May 7, 2020
Don A. Keeney, CFA, CFP
Principal, Portfolio Manager

I was having a conversation with a client recently, and it was a comment he made in passing: “I guess we are all in a bit of a transition right now”. I agreed and the conversation quickly moved to more pressing topics. But the quote has stuck with me and how true it is! There are so many different aspects of life that are in transition right now. I think it is important to talk through those aspects and help refocus our minds on what has changed, what is continuing to change, what will remain the same, and what that potentially means for the future.

Where to start?!?! The coronavirus has upended the world as we know it. It introduced itself in short order and has completely wrecked so many things around the globe. Let’s try and work through a loose chronology of the daily things that are in transition. Fear came first. Fear gripped the world and a desire to get safe (and stay safe) took root with astonishing quickness.

• Shelter-in-Place
• Stay-at-Home
• Flatten-the-Curve
• Stop-the-Spread
• Work-from-Home
• (I’m sensing a three-word-trend)
• Social Distancing & Self-Quarantine
• Six Feet of Separation

These new mantras have shaped our daily living. We ultimately are responsible for helping to stem the growth and spread of the virus. We continue to live every day with these things top of mind. It has impacted us materially: how we shop (or don’t shop); how we visit friends and family; and how we greet people. We have discovered just how many of our neighbors we had never even met; have installed daily walks/exercise; and have lost track of what day it is.  These changes don’t even consider the impact on our daily work life! There is absolutely no doubt that people/consumers/citizens of all countries are in a state of transition.

The response to the dislocation felt by everyone has been swift and unprecedented. The US Government has committed to deploying $2.8 trillion in fiscal stimulus to try and combat the issues being faced by the country. To keep it in perspective, that amount is four-times the amount that was employed during the Financial Crisis in 2008. On the monetary side, the Fed was pumping in a high of $75 billion a day into the system (it has been reduced to $40 billion a day more recently). That compares to $120 billion a month during the peak of the QE program back in 2008. Clearly, the Fed and the US Government are trying not only to come to grips with the pandemic, but to provide a pathway to recovery. Their state of transition cannot be more apparent.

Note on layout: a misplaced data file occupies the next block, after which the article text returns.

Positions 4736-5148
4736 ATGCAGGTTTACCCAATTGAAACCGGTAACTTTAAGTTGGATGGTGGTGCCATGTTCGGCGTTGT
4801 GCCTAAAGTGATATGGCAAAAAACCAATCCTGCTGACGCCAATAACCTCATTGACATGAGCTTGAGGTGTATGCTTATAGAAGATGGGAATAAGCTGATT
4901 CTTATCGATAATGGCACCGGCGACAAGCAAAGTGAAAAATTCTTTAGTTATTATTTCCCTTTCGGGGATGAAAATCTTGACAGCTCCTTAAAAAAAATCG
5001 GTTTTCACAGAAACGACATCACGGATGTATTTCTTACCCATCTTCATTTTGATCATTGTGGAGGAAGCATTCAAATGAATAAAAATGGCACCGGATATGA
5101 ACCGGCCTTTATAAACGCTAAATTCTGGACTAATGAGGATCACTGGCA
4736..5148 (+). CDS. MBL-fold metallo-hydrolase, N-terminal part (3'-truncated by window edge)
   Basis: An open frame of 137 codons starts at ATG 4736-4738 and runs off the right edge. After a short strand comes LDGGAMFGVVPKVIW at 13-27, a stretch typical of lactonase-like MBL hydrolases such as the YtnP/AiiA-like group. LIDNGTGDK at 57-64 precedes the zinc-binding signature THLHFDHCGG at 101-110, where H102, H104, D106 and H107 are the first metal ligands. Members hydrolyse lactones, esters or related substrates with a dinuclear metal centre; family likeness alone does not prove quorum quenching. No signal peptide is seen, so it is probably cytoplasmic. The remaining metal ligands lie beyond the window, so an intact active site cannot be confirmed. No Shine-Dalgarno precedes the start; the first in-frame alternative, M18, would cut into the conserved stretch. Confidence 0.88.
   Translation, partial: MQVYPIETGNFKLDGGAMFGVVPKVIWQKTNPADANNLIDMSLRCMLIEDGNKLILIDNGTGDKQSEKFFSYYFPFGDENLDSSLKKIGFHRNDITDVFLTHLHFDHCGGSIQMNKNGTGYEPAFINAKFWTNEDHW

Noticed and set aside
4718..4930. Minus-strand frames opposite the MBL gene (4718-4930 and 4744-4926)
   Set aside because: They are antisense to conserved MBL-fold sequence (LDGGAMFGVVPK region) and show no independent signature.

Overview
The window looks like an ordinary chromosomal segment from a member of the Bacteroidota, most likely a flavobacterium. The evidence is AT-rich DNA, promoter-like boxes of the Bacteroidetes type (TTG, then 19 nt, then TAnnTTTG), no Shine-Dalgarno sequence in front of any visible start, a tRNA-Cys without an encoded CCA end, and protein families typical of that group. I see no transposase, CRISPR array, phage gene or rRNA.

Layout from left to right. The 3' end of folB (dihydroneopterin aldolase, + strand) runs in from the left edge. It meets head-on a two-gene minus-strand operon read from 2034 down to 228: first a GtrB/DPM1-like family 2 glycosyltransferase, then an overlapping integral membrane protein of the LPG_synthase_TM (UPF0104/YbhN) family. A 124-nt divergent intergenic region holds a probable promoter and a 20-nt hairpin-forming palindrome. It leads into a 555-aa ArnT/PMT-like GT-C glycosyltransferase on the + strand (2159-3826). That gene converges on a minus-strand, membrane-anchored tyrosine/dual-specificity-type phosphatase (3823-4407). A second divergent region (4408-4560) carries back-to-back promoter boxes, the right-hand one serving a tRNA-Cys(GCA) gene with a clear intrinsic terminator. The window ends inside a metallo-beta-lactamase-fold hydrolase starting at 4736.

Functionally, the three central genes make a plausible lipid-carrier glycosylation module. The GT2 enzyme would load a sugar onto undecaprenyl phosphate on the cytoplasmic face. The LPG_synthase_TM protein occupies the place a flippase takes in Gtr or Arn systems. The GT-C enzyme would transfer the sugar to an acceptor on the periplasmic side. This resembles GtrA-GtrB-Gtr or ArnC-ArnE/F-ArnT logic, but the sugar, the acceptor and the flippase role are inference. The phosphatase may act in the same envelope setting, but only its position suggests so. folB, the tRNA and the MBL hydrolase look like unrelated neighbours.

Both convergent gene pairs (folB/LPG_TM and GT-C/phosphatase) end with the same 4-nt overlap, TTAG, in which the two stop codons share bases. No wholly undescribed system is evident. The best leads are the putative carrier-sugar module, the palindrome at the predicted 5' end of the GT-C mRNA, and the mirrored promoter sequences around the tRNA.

Economically, the transition has been swift and brutal. Businesses closed. Businesses are staying closed. Consumers closed their wallets. Consumers continue to keep them closed. The most recent figure for the domestic savings rate was 13.1% for March, the highest savings rate on record since 1981. I think it is fair to say that this figure went higher in April. Businesses are hoarding cash also … well, at least those who are credit worthy. Across the board, businesses have been drawing down credit lines, bulking up their cash reserves, suspending stock repurchases and many have cut or slashed their dividends. Companies are preparing for the uncertain environment.

Earnings season has been in full swing the past few weeks and it has been interesting from multiple angles. The “haves” vs. the “have nots” has been incredibly apparent. Many (not all) technology, health care and consumer staples companies are the “haves”. Energy and many (not all) consumer discretionary (think travel and entertainment) companies are the “have nots”. Truthfully, first quarter earnings reflect only ½ of one month of the coronavirus impact. The numbers for next quarter are the ones that are going to hurt. Companies spent a lot of time going over all of the work they have done since the coronavirus kicked in: instituting employee safety protocols; employing new customer safety protocols; creating remote working environments; reworking their supply chain; solidifying the balance sheet through cash flow prioritization of their capital spending plans; and creating/managing liquidity needs for the business. It is not an accident that I didn’t mention business planning or future financial guidance – very few companies felt confident enough to provide any.

Economic statistics are on the same time frame as corporate earnings – trailing the realities of today. We are just now beginning to see the bad economic news ramp up. We know it was bad. We know the numbers are going to exude the pain we have all been feeling and seeing. Initial Claims have cumulatively hit 30.3 million new jobless claims over the last six weeks. The trajectory had been improving week-to-week, but the numbers remain large and negative.